Now, eventually, that will probably impact things. And and frankly, a lot of times the fed into history has, as they call it tightening, they've, they've increased interest rates so much that becomes so onerous that people don't buy stuff anymore. There is a double edged sword to that, however, and this is where the recession, conversation starts coming in. If we look at, at what, what makes up our economy, what makes up our economy is right here, 68% of the economy is driven by consumption. So when you have this overactive fed, that's reducing consumption, reducing demand, what ultimately happens to the economy, the economy starts contracting. And when the economy starts contracting, that's when the concept of recession comes in.

And so, you know, what everyone wants to know is, what is a recession? You know, what is the definition of a recession? The definition of recession is right here, it's pretty much it's pretty much a significant decline in economic activity, it lasts for months, or even years. And what happens during a recession? Well, if if there's a smaller demand for goods, then then guess what, you know, when there's a smaller demand for goods?

I always like to use the idea of Apple or the the example of Apple. So let's say people are not buying as many iPhones anymore. What does that mean to Apple? Well, profitability probably comes down. And what is what does Apple typically do when the profitability of Apple comes down? Well, number one, their share price goes down. So the stock market typically gets hurt. But then also, they may start laying people off, you know, they may start laying people off at Apple stores, they may start closing Apple stores.

So there's this again, snowball effect that happens when consumption starts declining, and people stopped buying your goods. And so again, all these things kind of play into a recession. So ultimately, this is a this is a good list of things that could happen, you could lose your job, that's probably the biggest thing. And the biggest concern that most people have, when it comes to a recession is that they could lose their job because a lot of people's financial futures are based on their ability to bring in income on a recurring basis. They can't save money into their 401k they can't invest if they can't buy houses, all those things are, are consequences to someone losing their job, but then you know, as but as we talked about, you know, the stock market tends to go down. Business owners tend to go out of business. So some of the weaker businesses go out of business. You know, if you can't pay your bills, then you know lenders like banks, they stopped lending.

So long story short, lots of different bad things can happen during the recession. But a key a key thing to take to remember is that recessions are natural. This is the business cycle. There are expansions and then there are contractions and recessions.

Now what we don't want as a depression, but that's typically when you know the the there's something much more sick with the economy. If There's a depression that typically lasts for years as opposed to several months. So, everyone always asked me the same question.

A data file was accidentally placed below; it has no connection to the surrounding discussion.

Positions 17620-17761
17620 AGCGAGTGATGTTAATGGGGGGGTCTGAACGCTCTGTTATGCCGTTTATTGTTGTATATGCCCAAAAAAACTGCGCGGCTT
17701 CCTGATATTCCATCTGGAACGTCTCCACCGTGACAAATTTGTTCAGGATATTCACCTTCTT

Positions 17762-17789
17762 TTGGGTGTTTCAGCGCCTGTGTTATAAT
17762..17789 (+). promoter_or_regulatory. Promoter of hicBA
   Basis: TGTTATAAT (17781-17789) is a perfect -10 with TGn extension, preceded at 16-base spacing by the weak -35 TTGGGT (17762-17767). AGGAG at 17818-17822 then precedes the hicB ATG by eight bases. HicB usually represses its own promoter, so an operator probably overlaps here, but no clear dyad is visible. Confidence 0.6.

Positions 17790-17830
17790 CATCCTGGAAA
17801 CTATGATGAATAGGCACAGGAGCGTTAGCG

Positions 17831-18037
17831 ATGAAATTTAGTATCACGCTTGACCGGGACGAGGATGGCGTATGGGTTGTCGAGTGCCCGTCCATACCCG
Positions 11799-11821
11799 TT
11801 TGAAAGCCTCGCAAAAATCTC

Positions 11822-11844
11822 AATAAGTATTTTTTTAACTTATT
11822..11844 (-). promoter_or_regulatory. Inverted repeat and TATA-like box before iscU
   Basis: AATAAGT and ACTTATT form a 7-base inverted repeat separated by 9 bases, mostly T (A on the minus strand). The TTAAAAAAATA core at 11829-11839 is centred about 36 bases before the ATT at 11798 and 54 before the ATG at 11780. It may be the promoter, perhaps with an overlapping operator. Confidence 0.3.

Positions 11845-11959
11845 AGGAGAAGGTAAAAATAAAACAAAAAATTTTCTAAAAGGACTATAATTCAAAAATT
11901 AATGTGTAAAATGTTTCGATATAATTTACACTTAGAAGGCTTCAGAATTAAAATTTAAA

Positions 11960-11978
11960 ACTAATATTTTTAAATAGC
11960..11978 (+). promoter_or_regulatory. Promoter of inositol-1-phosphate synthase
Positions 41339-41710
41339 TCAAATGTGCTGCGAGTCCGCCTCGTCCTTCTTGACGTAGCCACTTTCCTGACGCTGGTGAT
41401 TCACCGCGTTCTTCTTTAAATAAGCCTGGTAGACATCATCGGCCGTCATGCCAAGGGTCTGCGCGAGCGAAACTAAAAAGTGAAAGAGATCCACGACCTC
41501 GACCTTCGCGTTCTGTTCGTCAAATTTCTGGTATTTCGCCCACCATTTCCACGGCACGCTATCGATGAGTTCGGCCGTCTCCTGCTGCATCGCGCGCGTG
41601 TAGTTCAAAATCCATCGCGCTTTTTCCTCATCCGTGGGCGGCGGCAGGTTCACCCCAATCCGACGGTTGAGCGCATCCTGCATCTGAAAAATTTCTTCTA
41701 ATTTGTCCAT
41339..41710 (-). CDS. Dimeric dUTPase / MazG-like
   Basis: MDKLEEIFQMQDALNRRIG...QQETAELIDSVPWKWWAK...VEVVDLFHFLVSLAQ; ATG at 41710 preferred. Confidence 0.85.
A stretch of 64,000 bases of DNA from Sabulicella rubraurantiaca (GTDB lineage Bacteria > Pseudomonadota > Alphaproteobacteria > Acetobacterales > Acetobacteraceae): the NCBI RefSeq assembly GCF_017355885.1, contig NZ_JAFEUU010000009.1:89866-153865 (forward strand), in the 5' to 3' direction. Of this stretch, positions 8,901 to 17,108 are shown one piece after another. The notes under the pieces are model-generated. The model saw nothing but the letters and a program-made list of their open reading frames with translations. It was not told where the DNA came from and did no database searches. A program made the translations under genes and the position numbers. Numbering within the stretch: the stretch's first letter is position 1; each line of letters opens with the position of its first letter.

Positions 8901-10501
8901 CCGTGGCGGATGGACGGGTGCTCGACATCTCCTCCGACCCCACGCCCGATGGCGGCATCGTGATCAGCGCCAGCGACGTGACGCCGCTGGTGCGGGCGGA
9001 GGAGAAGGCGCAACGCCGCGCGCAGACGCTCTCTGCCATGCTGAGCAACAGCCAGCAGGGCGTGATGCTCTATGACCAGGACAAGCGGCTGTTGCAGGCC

Okay, let's say that we're in a recession, what does that mean to my portfolio? So let's take a look at that. So historically speaking, when it comes to a recession, this is what you should expect is that the historically, the meat I like to use median, so the median of rates of return of a portfolio or negative 24%, during the worst of this market, which happened right around the time, the Fed dropped its interest rates in June of 2022, the market was down right around this 24% number. But then look what happens a year later. And two years later, again, median, and this is historic. So no, no promises here.

But historically speaking, the market bounces back pretty dramatically one and two years out. And why is that? Why? Why does the market bounce back pretty, pretty? Consistently? Well, if you think about it, it actually kind of makes sense. Like, let's go back to our example with Apple. So Apple starts shutting down stores, starts laying off people, etc, etc. Well, guess what they're making some changes to their business, that are probably good changes that they should have made while they were expanding. But you know, at the end of the day, they they, they weren't making these hard decisions, like shutting down stores that are not as profitable as other stores, laying off people that aren't as productive as other other people. So there's a pruning that happens. And just like when you're in your garden, and you prune back some some I hate to refer to people as dead wood. But when you think about it, you know, that's what you do. When you're pruning, you get rid of some of the parts of the plant that aren't performing as well. So that you can let other ones do a lot better.

And this is the thing, this is recessions are natural. And, you know, while you're in the middle of the recession is not so good. But on the other side of it, historically speaking, of course, you're looking at greener pastures ahead. So again, no promises here, I can't I can't predict what's actually going to happen. We may not even go into recession. Now. That's what's called a soft landing, you know that the Fed is able to reduce demand, but not trigger recession. That's what everyone's hoping for, but the I'll tell you, you know, more and more economists are actually casting some doubt on their ability to to coordinate that type of soft landing.

So there you go. There's recession in a nutshell there. Hopefully, I've answered some of the questions that you may have recessions bad while you're going through it, not so bad coming out of it. And typically, the market has, historically speaking, recovered from it.

So hope you have a nice week and I hope this was helpful, and I look forward to our next conversation. Bye bye.